External Stakeholder Perceptions of BWCs

What Happens Downstream? External Stakeholder Perceptions of Police Body-Worn Cameras


Arizona State University, Center for Violence Prevention and Community Service


Natalie Todak, Janne E. Gaub, and Michael D. White

External stakeholders’ acceptance of a police innovation shapes how it spreads and impacts the larger criminal justice system. Therefore, a lack of support among external stakeholders for BWCs can short-circuit their intended benefits. Existing research studies have, however, focused on the implications of BWCs for police officers and the citizens with whom they come into direct contact. As such, there is little direction for agencies concerning the perceptions and concerns about BWCs from others who are affected by a department’s decision to implement a new program.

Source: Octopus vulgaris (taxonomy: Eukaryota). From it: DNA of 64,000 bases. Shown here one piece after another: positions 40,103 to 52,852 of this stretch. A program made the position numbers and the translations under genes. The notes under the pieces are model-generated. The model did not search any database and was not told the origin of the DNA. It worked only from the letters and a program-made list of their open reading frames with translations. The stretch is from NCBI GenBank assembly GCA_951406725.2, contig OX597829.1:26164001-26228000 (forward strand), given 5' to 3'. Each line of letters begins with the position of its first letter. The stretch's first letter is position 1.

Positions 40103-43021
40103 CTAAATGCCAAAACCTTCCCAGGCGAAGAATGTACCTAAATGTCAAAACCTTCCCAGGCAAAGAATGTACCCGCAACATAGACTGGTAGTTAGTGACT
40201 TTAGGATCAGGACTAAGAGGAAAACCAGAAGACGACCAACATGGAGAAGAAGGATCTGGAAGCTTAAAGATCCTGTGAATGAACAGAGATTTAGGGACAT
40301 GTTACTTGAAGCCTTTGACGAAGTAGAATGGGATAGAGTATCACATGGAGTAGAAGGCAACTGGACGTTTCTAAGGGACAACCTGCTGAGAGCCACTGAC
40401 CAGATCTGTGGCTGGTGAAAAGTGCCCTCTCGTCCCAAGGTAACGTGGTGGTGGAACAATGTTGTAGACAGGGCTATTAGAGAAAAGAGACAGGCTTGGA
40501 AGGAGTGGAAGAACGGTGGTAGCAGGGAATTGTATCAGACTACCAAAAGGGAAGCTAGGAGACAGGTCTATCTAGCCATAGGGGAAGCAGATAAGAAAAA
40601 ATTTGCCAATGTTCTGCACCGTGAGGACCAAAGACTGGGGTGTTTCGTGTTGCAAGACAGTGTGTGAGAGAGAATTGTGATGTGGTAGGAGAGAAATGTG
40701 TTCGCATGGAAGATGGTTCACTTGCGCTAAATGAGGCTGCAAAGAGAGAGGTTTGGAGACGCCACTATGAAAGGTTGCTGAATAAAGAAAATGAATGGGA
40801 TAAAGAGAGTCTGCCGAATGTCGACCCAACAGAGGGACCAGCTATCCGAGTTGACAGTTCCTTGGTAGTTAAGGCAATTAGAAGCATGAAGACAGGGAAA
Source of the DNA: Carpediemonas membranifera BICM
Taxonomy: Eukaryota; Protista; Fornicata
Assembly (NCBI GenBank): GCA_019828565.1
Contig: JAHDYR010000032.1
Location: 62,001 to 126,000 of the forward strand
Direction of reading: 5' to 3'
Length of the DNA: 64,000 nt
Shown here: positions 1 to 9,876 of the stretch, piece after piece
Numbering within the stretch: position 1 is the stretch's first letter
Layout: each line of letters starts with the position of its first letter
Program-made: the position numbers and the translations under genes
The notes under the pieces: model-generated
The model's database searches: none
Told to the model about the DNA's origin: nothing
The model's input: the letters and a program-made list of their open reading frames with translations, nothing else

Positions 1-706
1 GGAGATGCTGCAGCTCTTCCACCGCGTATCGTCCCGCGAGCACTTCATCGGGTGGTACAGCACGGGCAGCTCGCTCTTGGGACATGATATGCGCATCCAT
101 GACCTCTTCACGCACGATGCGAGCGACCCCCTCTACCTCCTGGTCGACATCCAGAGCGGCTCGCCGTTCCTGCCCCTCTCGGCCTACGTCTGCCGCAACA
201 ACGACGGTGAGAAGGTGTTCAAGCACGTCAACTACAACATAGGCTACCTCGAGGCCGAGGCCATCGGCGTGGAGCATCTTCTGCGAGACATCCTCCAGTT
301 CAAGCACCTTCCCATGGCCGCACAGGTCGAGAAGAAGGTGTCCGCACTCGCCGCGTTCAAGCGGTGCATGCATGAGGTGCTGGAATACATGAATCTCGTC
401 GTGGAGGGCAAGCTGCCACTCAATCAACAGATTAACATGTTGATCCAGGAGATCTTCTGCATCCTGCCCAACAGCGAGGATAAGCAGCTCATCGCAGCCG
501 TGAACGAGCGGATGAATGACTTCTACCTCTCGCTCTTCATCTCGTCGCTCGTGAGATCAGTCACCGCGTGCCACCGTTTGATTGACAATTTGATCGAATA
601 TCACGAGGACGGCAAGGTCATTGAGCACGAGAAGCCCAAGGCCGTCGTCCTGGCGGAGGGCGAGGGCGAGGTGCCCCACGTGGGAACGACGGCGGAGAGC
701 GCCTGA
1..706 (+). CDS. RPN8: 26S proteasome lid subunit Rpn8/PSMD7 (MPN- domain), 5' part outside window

The current study addressed this lack of guidance by identifying a range of stakeholders in two U.S. cities where the police department had recently implemented a BWC program. This report reviews findings from in-depth interviews and focus groups with 42 external stakeholders, investigating their perceptions of the technology and its impact on their daily work practices. The sample ranges from courtroom actors (judges, prosecutors, defense attorneys, and investigators in those offices) to professionals who work cooperatively with police in the field (e.g., fire/rescue and mental health), city leaders, members of civilian oversight review boards, and crime victim advocates. The report concludes by offering suggestions for agencies on how to best plan and implement a BWC program in ways that meet the needs of all stakeholders. Below is a review of the study’s key findings and recommendations.

To read the entire study, click here